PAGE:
The Director General/Chief Executive of SMEDAN, Dr. Dikko Umaru Radda, stressed the need for more collective and sustained actions aimed at creating the enabling environment for NMSMEs especially in the areas of funding, compliance, infrastructure, technology and markets.
He said the new survey was necessitated by the need to provide realistic, robust and useful data to economic planners given that the previous reports in 2010, 2013 and 2017, had been outdated.
Radda said, “This is an area that the agency has been assiduously working on to address even in the face of dwindling resources.”
He said the absence of data that clearly profile NMSMEs or adequately explain the peculiar challenges they face in their operating environment, had been a major source of worry to SMEDAN.
He, however, expressed confidence that the revised National Policy on MSMEs which was unveiled recently and the 2020 survey on the sub-sector would provide suitable platform for initiating and implementing special interventions for NMSMEs going forward.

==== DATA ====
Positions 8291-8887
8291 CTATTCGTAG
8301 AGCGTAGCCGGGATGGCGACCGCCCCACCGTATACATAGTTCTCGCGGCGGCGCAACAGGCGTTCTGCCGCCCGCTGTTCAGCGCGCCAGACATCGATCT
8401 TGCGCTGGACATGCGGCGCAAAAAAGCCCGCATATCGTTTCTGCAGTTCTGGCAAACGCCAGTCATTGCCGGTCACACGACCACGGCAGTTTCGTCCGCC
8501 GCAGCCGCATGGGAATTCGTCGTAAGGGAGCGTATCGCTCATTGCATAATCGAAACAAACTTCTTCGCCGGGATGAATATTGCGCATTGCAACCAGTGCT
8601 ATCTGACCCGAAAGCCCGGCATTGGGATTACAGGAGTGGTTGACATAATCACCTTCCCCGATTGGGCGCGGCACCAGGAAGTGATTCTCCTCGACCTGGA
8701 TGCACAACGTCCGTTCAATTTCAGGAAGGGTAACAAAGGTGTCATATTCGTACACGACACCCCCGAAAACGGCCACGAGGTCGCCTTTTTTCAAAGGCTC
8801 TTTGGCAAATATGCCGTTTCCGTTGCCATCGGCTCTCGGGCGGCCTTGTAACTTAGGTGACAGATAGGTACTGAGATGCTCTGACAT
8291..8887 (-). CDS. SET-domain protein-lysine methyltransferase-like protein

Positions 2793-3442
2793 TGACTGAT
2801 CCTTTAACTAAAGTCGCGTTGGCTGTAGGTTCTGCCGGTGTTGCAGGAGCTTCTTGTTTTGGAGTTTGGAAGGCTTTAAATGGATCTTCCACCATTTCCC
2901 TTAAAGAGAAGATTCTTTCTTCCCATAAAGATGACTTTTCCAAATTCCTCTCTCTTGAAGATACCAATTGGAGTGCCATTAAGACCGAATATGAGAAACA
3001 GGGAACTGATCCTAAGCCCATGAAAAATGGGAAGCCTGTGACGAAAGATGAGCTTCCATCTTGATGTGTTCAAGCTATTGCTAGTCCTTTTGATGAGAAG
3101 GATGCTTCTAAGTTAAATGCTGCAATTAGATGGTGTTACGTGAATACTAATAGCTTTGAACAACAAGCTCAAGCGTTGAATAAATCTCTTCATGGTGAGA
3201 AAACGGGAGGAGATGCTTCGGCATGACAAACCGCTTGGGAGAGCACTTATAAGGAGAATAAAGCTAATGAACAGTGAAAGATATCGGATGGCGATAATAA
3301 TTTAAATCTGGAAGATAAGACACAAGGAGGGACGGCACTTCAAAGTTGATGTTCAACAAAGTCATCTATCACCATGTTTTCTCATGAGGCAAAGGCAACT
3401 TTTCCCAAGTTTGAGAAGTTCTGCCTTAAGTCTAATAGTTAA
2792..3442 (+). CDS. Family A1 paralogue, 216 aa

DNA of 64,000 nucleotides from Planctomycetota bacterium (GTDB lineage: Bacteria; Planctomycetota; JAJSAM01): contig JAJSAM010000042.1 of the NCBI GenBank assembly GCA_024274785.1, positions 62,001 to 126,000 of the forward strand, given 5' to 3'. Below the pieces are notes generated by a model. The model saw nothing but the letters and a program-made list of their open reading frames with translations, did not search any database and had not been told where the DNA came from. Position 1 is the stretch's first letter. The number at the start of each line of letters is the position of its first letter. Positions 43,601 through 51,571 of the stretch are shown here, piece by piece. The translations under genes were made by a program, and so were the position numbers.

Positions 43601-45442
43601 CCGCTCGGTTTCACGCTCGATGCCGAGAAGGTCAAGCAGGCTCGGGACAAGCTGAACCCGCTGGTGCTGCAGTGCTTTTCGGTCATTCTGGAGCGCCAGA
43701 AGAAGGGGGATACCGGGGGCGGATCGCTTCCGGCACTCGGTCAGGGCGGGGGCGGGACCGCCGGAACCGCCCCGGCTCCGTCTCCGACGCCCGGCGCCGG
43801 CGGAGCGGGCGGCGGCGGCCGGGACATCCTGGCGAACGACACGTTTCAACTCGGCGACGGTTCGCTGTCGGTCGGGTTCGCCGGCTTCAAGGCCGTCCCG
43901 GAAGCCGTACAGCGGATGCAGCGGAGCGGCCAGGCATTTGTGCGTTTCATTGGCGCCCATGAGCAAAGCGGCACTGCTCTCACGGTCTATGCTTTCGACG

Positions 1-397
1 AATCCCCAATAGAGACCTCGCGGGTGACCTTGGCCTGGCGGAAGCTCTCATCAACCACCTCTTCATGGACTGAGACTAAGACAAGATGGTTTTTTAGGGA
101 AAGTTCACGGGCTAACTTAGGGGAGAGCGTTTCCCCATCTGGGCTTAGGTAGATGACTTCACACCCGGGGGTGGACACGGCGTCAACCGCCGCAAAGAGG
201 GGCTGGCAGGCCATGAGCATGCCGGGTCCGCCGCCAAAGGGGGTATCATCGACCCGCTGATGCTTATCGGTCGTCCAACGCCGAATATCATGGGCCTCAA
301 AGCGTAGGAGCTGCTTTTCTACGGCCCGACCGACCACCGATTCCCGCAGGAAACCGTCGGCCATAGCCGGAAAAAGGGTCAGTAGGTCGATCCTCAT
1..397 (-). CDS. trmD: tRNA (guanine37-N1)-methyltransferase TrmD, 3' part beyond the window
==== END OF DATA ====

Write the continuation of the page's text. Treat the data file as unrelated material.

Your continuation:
The SMEDAN boss further explained that in a bid to address some of the factors that have negatively impacted the sub-sector, the revised National Policy on NMSMEs had made provision for a national, regional, state and local government coordination mechanism to ensure that the challenges confronting the operators, particularly access to funds, infrastructure, compliance, skills development among others are properly and effectively tackled.
He pointed out that the full impact of the implementation of some of the recommended key strategic actions in the national policy would be evident in the form of increase in the number of enterprises, wealth creation and increased contribution to employment as well as non-oil export earnings.
Also, the Statistician-General of the Federation (SGF)/Chief Executive, National Bureau of Statistics (NBS), Dr. Simon Harry, said the concept of nano enterprises which hitherto was considered as micro enterprises was introduced.